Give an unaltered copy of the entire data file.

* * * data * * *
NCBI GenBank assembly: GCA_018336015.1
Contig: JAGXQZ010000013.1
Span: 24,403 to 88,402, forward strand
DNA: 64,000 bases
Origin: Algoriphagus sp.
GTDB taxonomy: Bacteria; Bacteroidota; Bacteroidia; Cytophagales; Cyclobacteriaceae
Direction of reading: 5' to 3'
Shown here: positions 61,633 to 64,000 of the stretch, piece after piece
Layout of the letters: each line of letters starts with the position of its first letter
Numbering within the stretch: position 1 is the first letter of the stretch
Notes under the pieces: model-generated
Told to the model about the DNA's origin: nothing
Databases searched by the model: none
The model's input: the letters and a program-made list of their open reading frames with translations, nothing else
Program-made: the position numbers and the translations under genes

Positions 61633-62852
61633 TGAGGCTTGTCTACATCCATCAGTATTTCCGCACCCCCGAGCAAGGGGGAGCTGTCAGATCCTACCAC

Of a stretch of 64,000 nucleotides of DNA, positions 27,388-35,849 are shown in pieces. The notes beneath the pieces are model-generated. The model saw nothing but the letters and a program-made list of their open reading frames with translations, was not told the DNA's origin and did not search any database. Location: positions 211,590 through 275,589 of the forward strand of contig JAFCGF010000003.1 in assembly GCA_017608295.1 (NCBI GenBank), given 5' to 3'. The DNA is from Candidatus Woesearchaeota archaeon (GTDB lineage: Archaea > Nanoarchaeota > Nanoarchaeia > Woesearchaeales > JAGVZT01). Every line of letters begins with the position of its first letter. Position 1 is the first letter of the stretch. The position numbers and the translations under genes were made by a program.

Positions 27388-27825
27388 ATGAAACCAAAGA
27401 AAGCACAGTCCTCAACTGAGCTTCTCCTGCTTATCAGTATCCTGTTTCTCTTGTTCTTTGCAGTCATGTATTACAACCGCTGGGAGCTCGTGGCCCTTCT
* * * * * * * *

NCBI GenBank assembly: GCA_018336015.1
Contig: JAGXQZ010000013.1
Span: 24,403 to 88,402, forward strand
DNA: 64,000 bases
Origin: Algoriphagus sp.
GTDB taxonomy: Bacteria; Bacteroidota; Bacteroidia; Cytophagales; Cyclobacteriaceae
Direction of reading: 5' to 3'
Shown here: positions 61,633 to 64,000 of the stretch, piece after piece
Layout of the letters: each line of letters starts with the position of its first letter
Numbering within the stretch: position 1 is the first letter of the stretch
Notes under the pieces: model-generated
Told to the model about the DNA's origin: nothing
Databases searched by the model: none
The model's input: the letters and a program-made list of their open reading frames with translations, nothing else
Program-made: the position numbers and the translations under genes

Positions 61633-62852
61633 TGAGGCTTGTCTACATCCATCAGTATTTCCGCACCCCCGAGCAAGGGGGAGCTGTCAGATCCTACCAC

Of a stretch of 64,000 nucleotides of DNA, positions 27,388-35,849 are shown in pieces. The notes beneath the pieces are model-generated. The model saw nothing but the letters and a program-made list of their open reading frames with translations, was not told the DNA's origin and did not search any database. Location: positions 211,590 through 275,589 of the forward strand of contig JAFCGF010000003.1 in assembly GCA_017608295.1 (NCBI GenBank), given 5' to 3'. The DNA is from Candidatus Woesearchaeota archaeon (GTDB lineage: Archaea > Nanoarchaeota > Nanoarchaeia > Woesearchaeales > JAGVZT01). Every line of letters begins with the position of its first letter. Position 1 is the first letter of the stretch. The position numbers and the translations under genes were made by a program.

Positions 27388-27825
27388 ATGAAACCAAAGA
27401 AAGCACAGTCCTCAACTGAGCTTCTCCTGCTTATCAGTATCCTGTTTCTCTTGTTCTTTGCAGTCATGTATTACAACCGCTGGGAGCTCGTGGCCCTTCT